The past few years have been challenging for small and medium-sized businesses, with Brexit, supply constraints and the pandemic all taking their toll. While the Covid-19 crisis has subsided and it’s a case of business as usual for many companies, there’s little doubt that events have left their mark. Employees are rethinking their relationship with work and placing a greater emphasis on flexible working, a better work-life balance, and a company that cares for their wellbeing.
With lots of different business needs to juggle, it can be all too easy for employers to let employee engagement slip by the wayside. But with the war for talent fiercer than ever, and 75% of SMEs witnessing a sharp rise in resignations, it’s clear businesses need to focus their efforts on their people.
We spoke to SME employers and employees across the width and breadth of the UK for our SME guide to understand the challenges they face, what’s motivating employees and how businesses can attract and retain talent.
Despite the number of SMEs in the UK soaring over the past two decades, they continue to feel the threat of large corporations. More than half (57%) of SME employees would prefer to work for a large organisation and a third of those looking to leave their role at an SME in the next 12 months would like to move to a large corporation.
But while it may seem like SMEs can’t compete with the big budgets and hefty pay packets of bigger players, money isn’t everything. In fact, employee engagement and loyalty lay much more in company perks, a good work-life balance and the opportunity for career development. And when it comes to size, bigger isn’t always better. In fact, our findings revealed that SMES have many strings to their bow.
A large number of SME employees said they preferred a smaller company over a larger business because of the ‘family feel’ they offer. Many employees also consider SMEs to be able to offer a better work-life balance, with 42% saying this had attracted them to their role, versus 37% of those who would rather work at a larger organisation.
With the UK putting in the longest hours in Europe, the desire for more family time, space to focus on their mental and physical wellbeing, and downtime from the pressures of work is hardly surprising and it’s great to see so many SMEs managing to get the balance right for their employees.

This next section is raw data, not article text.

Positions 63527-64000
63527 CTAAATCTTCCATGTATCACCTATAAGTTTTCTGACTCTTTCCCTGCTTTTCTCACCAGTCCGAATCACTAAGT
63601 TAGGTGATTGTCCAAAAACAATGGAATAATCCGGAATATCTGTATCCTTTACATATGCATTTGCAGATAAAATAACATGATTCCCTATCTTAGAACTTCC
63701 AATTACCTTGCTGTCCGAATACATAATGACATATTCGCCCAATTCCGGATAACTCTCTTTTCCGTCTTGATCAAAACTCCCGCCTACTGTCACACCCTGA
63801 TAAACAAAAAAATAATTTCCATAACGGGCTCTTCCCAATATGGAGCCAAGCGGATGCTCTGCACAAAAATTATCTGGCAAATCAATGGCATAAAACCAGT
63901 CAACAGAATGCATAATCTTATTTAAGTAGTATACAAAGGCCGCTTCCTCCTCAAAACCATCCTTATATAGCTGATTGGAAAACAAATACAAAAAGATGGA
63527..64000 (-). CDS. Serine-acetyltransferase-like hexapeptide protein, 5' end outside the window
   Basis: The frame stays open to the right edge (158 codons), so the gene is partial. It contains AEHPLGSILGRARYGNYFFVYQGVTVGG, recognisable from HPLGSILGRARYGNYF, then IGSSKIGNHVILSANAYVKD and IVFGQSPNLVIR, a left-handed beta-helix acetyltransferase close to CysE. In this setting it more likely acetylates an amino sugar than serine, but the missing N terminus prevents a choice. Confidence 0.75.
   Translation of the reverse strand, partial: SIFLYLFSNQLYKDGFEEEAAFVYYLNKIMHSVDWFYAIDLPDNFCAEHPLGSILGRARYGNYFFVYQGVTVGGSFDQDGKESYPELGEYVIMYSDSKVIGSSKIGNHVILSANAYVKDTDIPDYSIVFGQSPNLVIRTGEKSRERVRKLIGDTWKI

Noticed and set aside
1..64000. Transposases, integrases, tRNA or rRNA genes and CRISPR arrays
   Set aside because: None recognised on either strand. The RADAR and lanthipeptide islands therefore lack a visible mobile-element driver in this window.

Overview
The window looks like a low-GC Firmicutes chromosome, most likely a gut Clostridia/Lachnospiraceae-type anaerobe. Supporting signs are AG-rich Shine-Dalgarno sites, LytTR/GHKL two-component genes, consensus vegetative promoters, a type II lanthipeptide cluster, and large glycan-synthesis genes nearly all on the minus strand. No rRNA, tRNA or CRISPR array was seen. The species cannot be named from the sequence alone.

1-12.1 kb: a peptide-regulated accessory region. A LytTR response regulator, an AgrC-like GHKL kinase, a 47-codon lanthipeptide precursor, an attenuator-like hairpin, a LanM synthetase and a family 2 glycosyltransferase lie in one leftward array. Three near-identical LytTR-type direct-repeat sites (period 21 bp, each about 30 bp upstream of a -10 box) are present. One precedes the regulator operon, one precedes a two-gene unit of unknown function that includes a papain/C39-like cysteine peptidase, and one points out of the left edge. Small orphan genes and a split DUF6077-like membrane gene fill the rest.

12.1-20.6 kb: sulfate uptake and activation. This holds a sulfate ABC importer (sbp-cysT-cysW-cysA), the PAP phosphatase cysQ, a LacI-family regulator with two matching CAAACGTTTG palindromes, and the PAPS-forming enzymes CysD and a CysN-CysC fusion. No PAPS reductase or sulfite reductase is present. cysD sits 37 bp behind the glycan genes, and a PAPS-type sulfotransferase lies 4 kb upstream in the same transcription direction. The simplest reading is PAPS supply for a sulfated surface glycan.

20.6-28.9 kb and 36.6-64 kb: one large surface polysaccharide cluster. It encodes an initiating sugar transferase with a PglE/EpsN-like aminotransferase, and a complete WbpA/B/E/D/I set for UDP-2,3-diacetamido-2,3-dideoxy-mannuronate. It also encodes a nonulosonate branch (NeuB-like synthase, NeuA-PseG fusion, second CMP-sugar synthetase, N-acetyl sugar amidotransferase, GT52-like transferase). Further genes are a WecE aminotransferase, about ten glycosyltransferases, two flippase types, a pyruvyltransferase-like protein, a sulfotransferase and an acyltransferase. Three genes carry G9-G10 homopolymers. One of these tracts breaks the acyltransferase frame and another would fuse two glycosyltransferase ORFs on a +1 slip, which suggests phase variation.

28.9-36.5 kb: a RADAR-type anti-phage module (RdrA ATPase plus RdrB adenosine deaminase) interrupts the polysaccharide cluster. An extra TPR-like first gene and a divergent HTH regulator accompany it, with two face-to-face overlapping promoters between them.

To stay ahead in a competitive market, businesses should continue to put employee wellbeing at their core, encouraging employees to switch off at a certain time, take regular breaks, and make it the norm for people not to email or call each other outside of working hours.
Not surprisingly, flexible working has also risen firmly up employees’ wish list, with the pandemic spurring greater demand for a more agile and flexible approach to work. More than three quarters (76%) of employees said they would be more likely to apply for a role if there was an option to work flexible hours and there’s a huge opportunity here for SMEs to stay ahead in the war for talent.
A business is only as good as its people so leaders should be giving serious thought to the way they work and what would help boost employee engagement and motivation. Our research showed that on a scale of 1-10, only 13% of employees said they felt completely engaged in their work over the past 12 months, while nearly half (48%) considered themselves to be disengaged. For employers, motivation is their biggest challenge, followed by employee engagement.
While pay is clearly an important factor, and employers should make sure they’re paying a fair wage, there are other ways for employers to make their staff feel valued and appreciated and stand out from the crowd. Introducing flexible working and more personalised perks and rewards can go a long way. Three quarters (74%) of employees said they would be more likely to stay in their current job if they were rewarded on a more regular basis, yet only a quarter (24%) of employees strongly agreed they felt valued as a member of their team.
In the war for talent, candidates can afford to be more selective and a strong benefits package can be make or break, but there’s a disconnect between what employers are offering and what employees really want.
Employers tend to think that trendy benefits like ping pong tables are appealing, yet less than one in five employees feel very happy with their current benefits package. To hit the right note and ensure businesses are spending their money on what employees want, they need to start by looking at the needs of their people. Understanding what will truly resonate is the key to creating an effective and impactful benefits package.
With SMEs admitting that employee motivation and employee engagement are their biggest challenges, the focus going forward must be upon creating employee-centric cultures that have employee needs and wellbeing at their heart.
To learn more about the challenges and opportunities SMEs face, read our guide here.